As far as making connections, you have to have the right tools for the job, show up on time, prepared, nail the job and ultimately leave everybody happy that you were there. It’s a very simple formula, and it’s a formula that not everyone gets correctly all the time.
OLD: You have two Methods & Mechanics DVDs out. Are you considering any other DVDs in the future?
Todd: You know, I never say never, but I’m not sure what else I have to offer. Basically, the two DVDs sort of go hand in hand. Everything that I have that could help other drummers musically and professionally — there’s a lot of things in there I wish someone would have told me when I was younger — encapsulates everything technically that I do and employ in my playing. Obviously, there are solos and performances, but all the career navigation advice, and the topics on being a working and travelling musician peppered throughout the presentations in both DVDs, anything more that I would do would be a vanity project, and I’m not interested in that.
I think it’s our duty to pass on the knowledge that we’ve acquired to the next generation. It’s sort of all I have at this moment. Who knows down the road? I might have some other ideas that I’d like to share.
OLD: We have a great clip of you one-bar-trading with Jim Garrison posted on the site. What are your thoughts on this technique?
Todd: I should preface, that particular gig was never meant to be a filmed presentation. We were jamming with friends while everyone in the crowd sends up shots of tequila and beers to the guys playing in the band. So, it’s much more of a fun fest in that regard. If anything musically cohesive that was anywhere decent that came out of that clip, then I’m happy.
In that instance, I’m playing with Jim, we have fun having a musical conversation where we might play certain figures, and I try to mirror that a little bit. It’s all in the spirit of fun. But, it’s also in the spirit of trying to say something musically back and forth. It’s not just sheer wankery. In that case, he would start a one or two bar phrase, and then we would trade off. So, it was within that context that the clip exists, I suppose. We were trying to be musical, and maybe a little cute, or whatever, but we were just having fun. It’s all about having fun.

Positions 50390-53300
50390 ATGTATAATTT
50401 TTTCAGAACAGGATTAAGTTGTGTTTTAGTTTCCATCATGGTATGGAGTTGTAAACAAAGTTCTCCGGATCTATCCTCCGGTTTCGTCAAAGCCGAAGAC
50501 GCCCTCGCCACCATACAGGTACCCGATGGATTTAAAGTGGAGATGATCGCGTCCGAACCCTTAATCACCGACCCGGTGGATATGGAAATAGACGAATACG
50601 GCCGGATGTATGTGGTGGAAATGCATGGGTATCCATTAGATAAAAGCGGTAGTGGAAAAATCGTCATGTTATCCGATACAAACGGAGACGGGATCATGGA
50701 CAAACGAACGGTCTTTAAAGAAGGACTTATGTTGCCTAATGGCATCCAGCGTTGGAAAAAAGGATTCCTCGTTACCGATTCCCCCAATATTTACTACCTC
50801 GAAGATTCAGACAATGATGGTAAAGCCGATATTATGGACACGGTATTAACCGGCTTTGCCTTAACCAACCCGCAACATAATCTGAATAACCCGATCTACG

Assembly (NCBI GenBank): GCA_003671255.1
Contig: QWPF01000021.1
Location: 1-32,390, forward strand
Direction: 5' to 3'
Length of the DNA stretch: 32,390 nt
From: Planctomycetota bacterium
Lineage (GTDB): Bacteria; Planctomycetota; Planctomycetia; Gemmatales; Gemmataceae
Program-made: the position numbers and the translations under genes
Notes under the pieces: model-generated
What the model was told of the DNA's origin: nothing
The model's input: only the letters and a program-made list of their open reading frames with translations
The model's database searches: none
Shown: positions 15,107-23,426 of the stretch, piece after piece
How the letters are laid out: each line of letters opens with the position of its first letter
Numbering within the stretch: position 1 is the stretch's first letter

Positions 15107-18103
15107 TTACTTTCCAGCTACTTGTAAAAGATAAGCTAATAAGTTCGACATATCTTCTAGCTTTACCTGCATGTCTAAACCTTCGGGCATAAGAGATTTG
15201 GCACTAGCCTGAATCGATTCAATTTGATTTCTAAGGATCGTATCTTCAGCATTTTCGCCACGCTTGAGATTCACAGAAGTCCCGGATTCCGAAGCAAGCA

You just have to listen. You can’t think about what you’re going to say while the other person is playing. You can’t fit a square peg into a round hole. You have to stop and listen and be open to what’s going on and react the way you do in a conversation. It’s completely that simple, but I think a lot of times people are loading up their gun with certain things that they know they can pull off and it might not necessarily fit with what another musician is playing. So, listening is the key, and then being able to compose on the spot what your idea is and what you’re trying to say on the instrument.
OLD: If you had to choose one decision you made that really set your career in the right direction, what do you think that would be?
Todd: I think making the decision that versatility is the key to being a working musician. I looked at guys like Steve Smith and Vinnie Colaiuta who could play serious rock and roll music and also play very serious jazz, and other genres as well. I knew that — back when I was trying to break into the studio scene and just playing with as many people as possible in the late 80s early 90s in Chicago — that all I ever wanted to do is be a working musician. So, how do I fill my schedule? If I just put all my eggs in one basket with one band, I’m creating a very long road to hoe for myself. If I knew how to play jazz, if I knew how to read, if I knew how to play different kinds of rock music, if I knew how to backup a female singer, if I knew some Latin music … I knew that I could fill up my schedule, be a working musician and pay my bills doing nothing but playing. So, yes, being versatile is really the key if you want to have a full schedule. Putting all your eggs in a basket with one band is like buying a lottery ticket.